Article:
5 Reasons Why You Should Use an Enterprise Social Network

by guest blogger emplo


Most of us are familiar with some form of social media that we use for various reasons both business and personal. In this day and age, it’s hard to even go outside without hearing about the latest on Facebook or Twitter. Many networking opportunities have also opened up with businesses as job seekers and hiring managers have come together on LinkedIn. The hot topic this year, however, is something of an inside-out version of social media, though it is a bit more complicated than that. Enterprise social network is revolutionizing the way many companies do business and facilitate collaboration between management and employees.

So why should companies be paying more attention to this trend? Well, a few reasons come to mind.

1.Increased Employee Morale

It’s no secret that a happy employee is a good employee. When employees enjoy their jobs and are happy where they are they are more likely to be productive, to bring fewer conflicts, and of course, they are more likely to stay at their jobs. Employee retention and productivity are vital to a company’s success and most agree that low or standard turnover rates are a big plus.

So what does this have to do with an enterprise social network? Employees are more likely to be happier if they know that their voices and ideas are heard by management. Aside from that, however, there are studies that at least suggest that in general people are happier when they’re connected to social media. Judging by this couldn’t one say that an enterprise social network could also have the same effect, that an employee will be happier at his or her job if they’re connected to the company?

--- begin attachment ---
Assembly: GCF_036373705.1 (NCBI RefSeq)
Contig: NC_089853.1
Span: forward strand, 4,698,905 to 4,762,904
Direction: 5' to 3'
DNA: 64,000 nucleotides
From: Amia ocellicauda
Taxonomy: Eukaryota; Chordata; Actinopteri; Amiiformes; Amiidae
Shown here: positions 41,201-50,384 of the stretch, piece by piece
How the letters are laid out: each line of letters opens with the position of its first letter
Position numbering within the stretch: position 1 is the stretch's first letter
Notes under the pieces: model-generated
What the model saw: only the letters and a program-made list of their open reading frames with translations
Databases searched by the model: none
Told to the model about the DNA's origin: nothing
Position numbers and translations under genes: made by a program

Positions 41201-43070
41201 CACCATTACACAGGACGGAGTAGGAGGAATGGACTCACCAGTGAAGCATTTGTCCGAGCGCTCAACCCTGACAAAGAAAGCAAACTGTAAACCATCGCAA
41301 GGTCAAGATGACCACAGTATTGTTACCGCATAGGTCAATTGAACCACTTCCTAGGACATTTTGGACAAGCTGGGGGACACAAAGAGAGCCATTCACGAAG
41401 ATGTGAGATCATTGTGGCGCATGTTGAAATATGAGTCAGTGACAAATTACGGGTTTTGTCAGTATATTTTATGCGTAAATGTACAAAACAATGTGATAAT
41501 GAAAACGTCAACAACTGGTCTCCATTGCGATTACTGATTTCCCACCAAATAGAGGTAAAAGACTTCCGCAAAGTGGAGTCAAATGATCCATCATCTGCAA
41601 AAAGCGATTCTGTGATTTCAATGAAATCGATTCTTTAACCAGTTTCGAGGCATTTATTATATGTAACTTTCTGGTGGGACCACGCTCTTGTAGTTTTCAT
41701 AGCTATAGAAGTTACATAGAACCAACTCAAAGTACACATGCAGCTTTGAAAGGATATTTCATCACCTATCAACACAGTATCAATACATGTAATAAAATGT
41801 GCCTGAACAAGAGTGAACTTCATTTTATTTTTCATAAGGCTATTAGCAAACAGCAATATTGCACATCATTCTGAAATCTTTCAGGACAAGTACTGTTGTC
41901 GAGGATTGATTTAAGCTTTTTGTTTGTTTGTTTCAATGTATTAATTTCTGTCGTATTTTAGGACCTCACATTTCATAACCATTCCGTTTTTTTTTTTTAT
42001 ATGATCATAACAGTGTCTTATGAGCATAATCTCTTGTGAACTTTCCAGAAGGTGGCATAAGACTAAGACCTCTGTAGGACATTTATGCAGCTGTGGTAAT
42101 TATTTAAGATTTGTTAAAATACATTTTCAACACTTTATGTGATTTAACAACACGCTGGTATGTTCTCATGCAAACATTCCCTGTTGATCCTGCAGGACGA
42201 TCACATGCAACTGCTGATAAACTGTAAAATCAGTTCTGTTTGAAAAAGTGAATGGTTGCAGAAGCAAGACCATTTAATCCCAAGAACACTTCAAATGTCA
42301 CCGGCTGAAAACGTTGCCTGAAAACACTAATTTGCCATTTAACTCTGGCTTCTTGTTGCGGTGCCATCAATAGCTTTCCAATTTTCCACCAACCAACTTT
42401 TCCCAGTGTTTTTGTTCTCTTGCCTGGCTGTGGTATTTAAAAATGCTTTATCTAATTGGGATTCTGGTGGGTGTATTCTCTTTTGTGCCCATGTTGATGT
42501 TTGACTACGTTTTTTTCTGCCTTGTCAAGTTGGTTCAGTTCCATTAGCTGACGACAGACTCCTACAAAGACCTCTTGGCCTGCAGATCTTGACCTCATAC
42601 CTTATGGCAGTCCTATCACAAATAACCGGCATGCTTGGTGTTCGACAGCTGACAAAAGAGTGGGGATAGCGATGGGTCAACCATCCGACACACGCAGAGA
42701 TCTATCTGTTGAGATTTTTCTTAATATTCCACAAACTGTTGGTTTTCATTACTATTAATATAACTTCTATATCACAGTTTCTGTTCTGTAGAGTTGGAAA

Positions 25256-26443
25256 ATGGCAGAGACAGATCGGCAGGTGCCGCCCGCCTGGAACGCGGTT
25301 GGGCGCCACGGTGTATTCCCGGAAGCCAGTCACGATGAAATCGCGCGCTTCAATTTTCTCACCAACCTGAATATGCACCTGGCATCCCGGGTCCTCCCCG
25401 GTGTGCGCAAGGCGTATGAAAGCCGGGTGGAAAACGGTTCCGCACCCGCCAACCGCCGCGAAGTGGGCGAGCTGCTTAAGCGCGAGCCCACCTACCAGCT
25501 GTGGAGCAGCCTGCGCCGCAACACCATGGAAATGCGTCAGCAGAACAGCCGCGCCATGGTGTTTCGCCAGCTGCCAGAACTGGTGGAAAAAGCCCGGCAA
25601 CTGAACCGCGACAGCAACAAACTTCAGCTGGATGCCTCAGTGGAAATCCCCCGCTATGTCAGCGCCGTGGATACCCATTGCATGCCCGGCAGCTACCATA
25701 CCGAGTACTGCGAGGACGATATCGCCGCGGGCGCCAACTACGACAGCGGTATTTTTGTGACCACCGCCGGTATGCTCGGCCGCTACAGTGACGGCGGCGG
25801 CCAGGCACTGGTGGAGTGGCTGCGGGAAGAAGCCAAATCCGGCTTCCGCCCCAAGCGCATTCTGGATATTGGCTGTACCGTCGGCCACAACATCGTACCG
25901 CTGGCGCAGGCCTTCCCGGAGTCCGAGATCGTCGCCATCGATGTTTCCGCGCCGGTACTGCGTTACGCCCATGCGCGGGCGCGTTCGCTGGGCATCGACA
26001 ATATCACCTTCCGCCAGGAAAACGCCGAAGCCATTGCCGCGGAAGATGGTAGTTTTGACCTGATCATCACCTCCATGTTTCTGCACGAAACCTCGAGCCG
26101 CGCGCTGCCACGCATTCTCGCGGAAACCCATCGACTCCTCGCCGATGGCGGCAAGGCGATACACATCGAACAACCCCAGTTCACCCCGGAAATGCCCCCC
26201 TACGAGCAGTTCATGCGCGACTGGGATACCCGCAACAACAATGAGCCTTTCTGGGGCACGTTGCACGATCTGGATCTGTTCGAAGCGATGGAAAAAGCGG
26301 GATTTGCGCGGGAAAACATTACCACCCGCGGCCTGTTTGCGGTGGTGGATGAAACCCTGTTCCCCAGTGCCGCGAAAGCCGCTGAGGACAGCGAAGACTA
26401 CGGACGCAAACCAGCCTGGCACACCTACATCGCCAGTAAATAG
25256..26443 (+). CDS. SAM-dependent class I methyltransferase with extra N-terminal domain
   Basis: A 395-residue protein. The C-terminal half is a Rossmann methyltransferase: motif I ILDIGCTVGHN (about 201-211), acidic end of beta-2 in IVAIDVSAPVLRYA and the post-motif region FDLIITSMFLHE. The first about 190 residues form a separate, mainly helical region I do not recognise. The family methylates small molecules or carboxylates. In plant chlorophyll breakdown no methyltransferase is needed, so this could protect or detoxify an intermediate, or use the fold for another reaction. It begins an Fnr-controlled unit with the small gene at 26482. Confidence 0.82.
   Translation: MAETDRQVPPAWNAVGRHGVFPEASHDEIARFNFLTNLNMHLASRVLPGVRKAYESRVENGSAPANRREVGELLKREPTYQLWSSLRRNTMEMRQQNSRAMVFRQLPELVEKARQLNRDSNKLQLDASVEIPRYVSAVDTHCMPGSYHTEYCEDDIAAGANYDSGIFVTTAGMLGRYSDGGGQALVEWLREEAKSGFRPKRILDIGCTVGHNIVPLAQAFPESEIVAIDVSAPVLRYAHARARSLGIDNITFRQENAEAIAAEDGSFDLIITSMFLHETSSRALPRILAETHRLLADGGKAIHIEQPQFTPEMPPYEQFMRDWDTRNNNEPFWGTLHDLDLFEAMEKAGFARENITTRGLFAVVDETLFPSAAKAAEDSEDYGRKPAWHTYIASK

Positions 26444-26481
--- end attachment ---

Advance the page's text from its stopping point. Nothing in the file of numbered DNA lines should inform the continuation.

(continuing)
2.Improved Communication Between Employees and Management

One of the areas where many companies fail to successfully implement an ESN is in the area of listening. Often an enterprise social network fails to engage employees and no one ends up using it. For this reason, many companies give up on the idea before they even begin. On the other hand, those with the business savvy to do so, have very successfully engaged in the art of listening. So why is this important? Who knows better than the employee what happens on the floor? Some of the best ideas come from seemingly the most unlikely of places, and when those ideas are heard, listened to, and receive a real response – companies thrive. Take for example JobCloud – a Swiss recruitment company. Since they have started using an enterprise social platform – emplo, communication between their German and French-speaking branches has become much more effective. Employees are up to date with what’s happening in different offices, they express their opinions more freely and are more keen on sharing ideas.

3. Enhanced Collaboration

As you probably know, the most important aspect of effective collaboration is communication. Communication failure is the most frequent problem that businesses face which cripples companies to the core. This includes communication within departments, between departments, and of course communication between management and personnel. When the lines of communication are both solid and open it empowers the employee, which empowers the organization. In addition, employees are more productive, and happier at their jobs when they are informed and connected.

4. Reduced Internal Emails and Increased Productivity